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hammer-719061_640-300x225Numerous Maryland criminal laws changed on October 1st, but no change may have more of an impact in courtrooms around the state than the new sentencing rules for technical violations of probation. In theory probation is a convenient and fair tool for a judge to punish a defendant without imposing a jail sentence. While many defendants complete their probation term without incident and then move on with their lives, a large percentage don’t fair so well. Probation violations are too common in Maryland, and many should never happen in the first place. A probationer that is arrested for a new criminal or jailable traffic offense can expect a violation of probation to be initiated, as the officer really has no choice. But new law violations (also known as rule 4 violations) account for less than half of all VOPs. The majority of violations are technical, and these are the type that have been addressed by the legislature.

A technical violation is a violation of a condition of probation that does not involve an arrest or summons issued after a police officer files a statement of charges, a violation of a no contact or stay away order or generally speaking any violation of criminal law not including minor traffic offenses. Additionally, absconding from probation is not a technical violation. Absconding means avoiding supervision, but in reality missing more than one probation appointment could classify as absconding under the law. Every other type of violation is considered technical; this includes testing positive for drugs or alcohol, missing one appointment or showing up late to an appointment, not completing treatment, community service or anger management, and failing to pay restitution, fines and court costs. There are numerous other ways to be charged with a technical violation, as it depends on the specific conditions of probation. Probation agents can be patient and hold off on informing the judge of certain technicals, but in other cases agents are extremely inpatient and on a power trip. It is this type of agent that has contributed to the overwhelming number of VOPs that are currently clogging up the courts and the jails, but the hope is the new law may bring change.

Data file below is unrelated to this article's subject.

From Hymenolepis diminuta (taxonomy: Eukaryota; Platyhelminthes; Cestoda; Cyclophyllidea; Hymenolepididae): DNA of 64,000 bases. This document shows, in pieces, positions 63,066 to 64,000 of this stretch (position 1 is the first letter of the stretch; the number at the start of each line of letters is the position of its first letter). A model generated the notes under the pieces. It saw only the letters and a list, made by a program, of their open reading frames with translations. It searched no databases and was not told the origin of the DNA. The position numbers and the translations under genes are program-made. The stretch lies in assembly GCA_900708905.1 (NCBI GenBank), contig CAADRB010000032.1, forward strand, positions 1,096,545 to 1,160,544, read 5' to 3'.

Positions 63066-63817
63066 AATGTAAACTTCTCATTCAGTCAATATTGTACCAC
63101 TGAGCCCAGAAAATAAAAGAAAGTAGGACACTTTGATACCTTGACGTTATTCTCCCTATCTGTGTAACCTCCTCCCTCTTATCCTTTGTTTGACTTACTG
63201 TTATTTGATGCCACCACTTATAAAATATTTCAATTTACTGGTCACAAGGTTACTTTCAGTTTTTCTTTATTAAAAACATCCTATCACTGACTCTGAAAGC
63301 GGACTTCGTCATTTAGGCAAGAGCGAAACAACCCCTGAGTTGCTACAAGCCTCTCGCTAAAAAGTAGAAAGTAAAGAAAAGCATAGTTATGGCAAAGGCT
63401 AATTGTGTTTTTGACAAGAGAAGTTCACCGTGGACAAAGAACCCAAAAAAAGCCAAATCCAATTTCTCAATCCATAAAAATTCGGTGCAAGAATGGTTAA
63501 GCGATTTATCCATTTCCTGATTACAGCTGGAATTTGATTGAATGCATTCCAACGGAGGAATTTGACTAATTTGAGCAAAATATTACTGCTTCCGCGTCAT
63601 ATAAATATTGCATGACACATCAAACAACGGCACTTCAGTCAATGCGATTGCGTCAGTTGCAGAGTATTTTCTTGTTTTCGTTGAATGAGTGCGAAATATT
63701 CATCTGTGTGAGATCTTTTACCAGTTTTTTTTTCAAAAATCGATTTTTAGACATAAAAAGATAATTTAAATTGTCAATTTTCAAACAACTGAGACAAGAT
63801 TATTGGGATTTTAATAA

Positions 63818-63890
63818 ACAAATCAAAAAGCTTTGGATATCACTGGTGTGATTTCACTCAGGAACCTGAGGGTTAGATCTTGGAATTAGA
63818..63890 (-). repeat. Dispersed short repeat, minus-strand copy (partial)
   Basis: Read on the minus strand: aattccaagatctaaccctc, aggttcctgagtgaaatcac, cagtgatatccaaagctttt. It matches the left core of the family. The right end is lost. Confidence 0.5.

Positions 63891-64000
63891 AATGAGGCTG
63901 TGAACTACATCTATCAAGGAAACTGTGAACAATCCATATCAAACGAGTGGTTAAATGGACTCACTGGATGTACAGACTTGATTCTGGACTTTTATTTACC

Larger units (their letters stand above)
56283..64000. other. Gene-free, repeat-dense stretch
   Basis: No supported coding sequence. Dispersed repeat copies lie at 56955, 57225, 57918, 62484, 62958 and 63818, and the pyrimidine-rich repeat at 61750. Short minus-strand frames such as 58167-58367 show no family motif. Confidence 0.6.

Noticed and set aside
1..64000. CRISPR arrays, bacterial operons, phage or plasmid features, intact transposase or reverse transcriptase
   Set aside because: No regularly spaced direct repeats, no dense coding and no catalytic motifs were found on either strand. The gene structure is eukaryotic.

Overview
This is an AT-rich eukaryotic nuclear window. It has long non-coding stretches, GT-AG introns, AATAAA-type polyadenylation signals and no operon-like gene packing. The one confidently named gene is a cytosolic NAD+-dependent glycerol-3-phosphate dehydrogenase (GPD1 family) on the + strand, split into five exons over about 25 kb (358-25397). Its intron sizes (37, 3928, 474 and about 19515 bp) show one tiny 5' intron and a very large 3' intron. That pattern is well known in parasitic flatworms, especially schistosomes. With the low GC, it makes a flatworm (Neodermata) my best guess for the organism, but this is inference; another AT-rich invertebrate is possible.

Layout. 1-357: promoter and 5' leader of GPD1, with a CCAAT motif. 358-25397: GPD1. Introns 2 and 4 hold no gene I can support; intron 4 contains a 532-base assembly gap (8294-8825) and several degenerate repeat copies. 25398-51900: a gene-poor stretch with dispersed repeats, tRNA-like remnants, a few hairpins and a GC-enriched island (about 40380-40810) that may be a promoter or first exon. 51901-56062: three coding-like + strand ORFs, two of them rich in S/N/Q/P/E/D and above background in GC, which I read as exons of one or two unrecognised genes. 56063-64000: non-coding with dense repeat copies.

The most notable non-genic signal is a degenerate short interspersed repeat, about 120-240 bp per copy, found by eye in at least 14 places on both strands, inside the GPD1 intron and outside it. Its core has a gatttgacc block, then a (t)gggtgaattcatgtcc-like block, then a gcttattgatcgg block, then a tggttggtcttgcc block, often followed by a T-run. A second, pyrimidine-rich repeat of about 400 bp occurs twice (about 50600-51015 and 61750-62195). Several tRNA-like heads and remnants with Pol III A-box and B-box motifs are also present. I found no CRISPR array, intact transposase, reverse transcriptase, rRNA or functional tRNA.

As of the beginning of this month the maximum sentences for technical violations is now governed by a statute that almost always must be followed by state judges. Any defendant charged with a technical violation faces a maximum sentence of 15 days for a first offense, 30 for a second offense, 45 for a third and the full suspended time after that. In rare cases judges may deviate from these rules by making a finding that adhering to the new limits presents a danger to public safety, a victim or a witness. The new law will not only prevent knit picking judges from slamming a defendant for a positive drug test, but hopefully it will make probation officers think twice before violating one of their defendants. Agents may show more patience in borderline cases where a defendant has shown some progress, but this remains to be seen.